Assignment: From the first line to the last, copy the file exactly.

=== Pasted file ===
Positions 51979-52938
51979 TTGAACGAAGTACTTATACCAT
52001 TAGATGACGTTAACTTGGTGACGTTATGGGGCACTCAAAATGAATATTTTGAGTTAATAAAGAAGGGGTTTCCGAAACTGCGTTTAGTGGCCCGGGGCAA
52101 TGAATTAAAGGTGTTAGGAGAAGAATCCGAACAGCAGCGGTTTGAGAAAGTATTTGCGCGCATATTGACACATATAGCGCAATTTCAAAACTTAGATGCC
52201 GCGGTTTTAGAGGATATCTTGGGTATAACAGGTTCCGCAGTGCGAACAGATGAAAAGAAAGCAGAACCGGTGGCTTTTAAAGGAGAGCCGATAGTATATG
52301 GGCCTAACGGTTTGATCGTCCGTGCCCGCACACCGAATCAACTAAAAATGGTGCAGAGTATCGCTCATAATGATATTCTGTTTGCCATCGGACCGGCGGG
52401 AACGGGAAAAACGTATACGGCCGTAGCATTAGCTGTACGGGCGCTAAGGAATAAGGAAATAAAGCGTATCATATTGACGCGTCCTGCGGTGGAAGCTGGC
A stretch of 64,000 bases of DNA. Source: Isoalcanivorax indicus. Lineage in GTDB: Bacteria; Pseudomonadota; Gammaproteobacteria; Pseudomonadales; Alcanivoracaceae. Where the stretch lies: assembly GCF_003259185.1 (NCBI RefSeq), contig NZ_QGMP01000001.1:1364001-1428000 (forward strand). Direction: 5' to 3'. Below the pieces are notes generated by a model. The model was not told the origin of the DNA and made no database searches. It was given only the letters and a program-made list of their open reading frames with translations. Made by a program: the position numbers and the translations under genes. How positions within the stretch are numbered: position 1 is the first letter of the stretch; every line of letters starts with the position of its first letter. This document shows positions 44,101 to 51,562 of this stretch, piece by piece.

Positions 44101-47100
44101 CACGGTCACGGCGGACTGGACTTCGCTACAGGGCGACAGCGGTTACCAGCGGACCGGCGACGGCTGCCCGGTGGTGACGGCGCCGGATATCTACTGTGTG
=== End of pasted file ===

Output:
Positions 51979-52938
51979 TTGAACGAAGTACTTATACCAT
52001 TAGATGACGTTAACTTGGTGACGTTATGGGGCACTCAAAATGAATATTTTGAGTTAATAAAGAAGGGGTTTCCGAAACTGCGTTTAGTGGCCCGGGGCAA
52101 TGAATTAAAGGTGTTAGGAGAAGAATCCGAACAGCAGCGGTTTGAGAAAGTATTTGCGCGCATATTGACACATATAGCGCAATTTCAAAACTTAGATGCC
52201 GCGGTTTTAGAGGATATCTTGGGTATAACAGGTTCCGCAGTGCGAACAGATGAAAAGAAAGCAGAACCGGTGGCTTTTAAAGGAGAGCCGATAGTATATG
52301 GGCCTAACGGTTTGATCGTCCGTGCCCGCACACCGAATCAACTAAAAATGGTGCAGAGTATCGCTCATAATGATATTCTGTTTGCCATCGGACCGGCGGG
52401 AACGGGAAAAACGTATACGGCCGTAGCATTAGCTGTACGGGCGCTAAGGAATAAGGAAATAAAGCGTATCATATTGACGCGTCCTGCGGTGGAAGCTGGC
A stretch of 64,000 bases of DNA. Source: Isoalcanivorax indicus. Lineage in GTDB: Bacteria; Pseudomonadota; Gammaproteobacteria; Pseudomonadales; Alcanivoracaceae. Where the stretch lies: assembly GCF_003259185.1 (NCBI RefSeq), contig NZ_QGMP01000001.1:1364001-1428000 (forward strand). Direction: 5' to 3'. Below the pieces are notes generated by a model. The model was not told the origin of the DNA and made no database searches. It was given only the letters and a program-made list of their open reading frames with translations. Made by a program: the position numbers and the translations under genes. How positions within the stretch are numbered: position 1 is the first letter of the stretch; every line of letters starts with the position of its first letter. This document shows positions 44,101 to 51,562 of this stretch, piece by piece.

Positions 44101-47100
44101 CACGGTCACGGCGGACTGGACTTCGCTACAGGGCGACAGCGGTTACCAGCGGACCGGCGACGGCTGCCCGGTGGTGACGGCGCCGGATATCTACTGTGTG